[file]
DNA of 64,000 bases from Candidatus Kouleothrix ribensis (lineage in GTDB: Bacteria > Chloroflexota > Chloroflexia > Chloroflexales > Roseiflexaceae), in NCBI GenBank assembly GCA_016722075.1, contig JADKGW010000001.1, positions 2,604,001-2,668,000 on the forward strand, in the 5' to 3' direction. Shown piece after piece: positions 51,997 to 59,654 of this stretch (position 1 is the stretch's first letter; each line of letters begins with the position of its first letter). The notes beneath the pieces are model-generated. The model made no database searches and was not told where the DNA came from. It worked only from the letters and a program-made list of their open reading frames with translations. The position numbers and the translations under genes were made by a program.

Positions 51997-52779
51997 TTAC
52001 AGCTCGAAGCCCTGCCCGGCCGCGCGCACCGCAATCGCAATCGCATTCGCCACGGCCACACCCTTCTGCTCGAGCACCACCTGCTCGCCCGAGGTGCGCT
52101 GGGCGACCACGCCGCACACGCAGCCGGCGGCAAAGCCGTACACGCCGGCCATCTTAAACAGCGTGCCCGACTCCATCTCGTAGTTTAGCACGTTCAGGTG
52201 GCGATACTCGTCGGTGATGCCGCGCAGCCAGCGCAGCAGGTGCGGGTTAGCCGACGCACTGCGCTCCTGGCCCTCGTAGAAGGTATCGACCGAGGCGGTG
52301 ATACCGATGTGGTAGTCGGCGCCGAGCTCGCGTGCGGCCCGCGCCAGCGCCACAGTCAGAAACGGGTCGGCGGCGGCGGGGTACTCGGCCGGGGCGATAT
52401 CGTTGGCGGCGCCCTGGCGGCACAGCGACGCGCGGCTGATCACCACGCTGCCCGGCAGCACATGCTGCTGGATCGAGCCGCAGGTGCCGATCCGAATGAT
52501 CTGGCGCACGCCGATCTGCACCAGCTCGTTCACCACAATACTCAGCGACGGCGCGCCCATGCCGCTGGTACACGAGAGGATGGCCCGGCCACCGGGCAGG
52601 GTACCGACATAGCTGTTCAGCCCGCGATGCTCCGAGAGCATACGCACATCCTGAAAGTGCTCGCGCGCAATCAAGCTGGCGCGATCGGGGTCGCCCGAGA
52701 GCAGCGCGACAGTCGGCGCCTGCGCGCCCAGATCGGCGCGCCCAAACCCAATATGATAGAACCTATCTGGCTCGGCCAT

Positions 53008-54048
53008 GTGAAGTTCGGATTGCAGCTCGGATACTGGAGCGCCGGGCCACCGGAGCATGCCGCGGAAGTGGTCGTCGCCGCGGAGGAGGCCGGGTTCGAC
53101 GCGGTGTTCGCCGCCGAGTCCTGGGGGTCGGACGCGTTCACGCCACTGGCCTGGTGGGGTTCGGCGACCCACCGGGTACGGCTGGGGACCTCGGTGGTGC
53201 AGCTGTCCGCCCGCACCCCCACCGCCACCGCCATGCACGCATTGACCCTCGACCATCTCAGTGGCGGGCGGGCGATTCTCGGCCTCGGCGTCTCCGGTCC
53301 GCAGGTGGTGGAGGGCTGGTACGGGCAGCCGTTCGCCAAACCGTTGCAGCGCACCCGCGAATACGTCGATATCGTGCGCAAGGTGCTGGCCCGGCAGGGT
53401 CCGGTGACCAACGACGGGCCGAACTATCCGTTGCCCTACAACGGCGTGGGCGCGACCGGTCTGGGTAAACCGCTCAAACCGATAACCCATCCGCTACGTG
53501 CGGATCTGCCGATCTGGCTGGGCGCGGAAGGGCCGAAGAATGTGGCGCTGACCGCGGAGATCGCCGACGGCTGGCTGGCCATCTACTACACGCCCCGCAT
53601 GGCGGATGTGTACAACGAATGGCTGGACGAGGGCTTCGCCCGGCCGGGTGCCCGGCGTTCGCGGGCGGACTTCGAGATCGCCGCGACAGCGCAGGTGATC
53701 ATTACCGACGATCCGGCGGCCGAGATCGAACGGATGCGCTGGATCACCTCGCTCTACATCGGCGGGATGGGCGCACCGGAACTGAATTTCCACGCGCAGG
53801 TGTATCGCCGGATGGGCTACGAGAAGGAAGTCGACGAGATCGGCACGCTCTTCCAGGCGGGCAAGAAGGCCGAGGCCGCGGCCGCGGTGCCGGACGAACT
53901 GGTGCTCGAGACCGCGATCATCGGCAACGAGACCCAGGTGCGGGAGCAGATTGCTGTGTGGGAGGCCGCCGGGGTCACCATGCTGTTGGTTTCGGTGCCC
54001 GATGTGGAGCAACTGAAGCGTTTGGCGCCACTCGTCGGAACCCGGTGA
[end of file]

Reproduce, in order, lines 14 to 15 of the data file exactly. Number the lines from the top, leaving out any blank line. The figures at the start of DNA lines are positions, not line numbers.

53101 GCGGTGTTCGCCGCCGAGTCCTGGGGGTCGGACGCGTTCACGCCACTGGCCTGGTGGGGTTCGGCGACCCACCGGGTACGGCTGGGGACCTCGGTGGTGC
53201 AGCTGTCCGCCCGCACCCCCACCGCCACCGCCATGCACGCATTGACCCTCGACCATCTCAGTGGCGGGCGGGCGATTCTCGGCCTCGGCGTCTCCGGTCC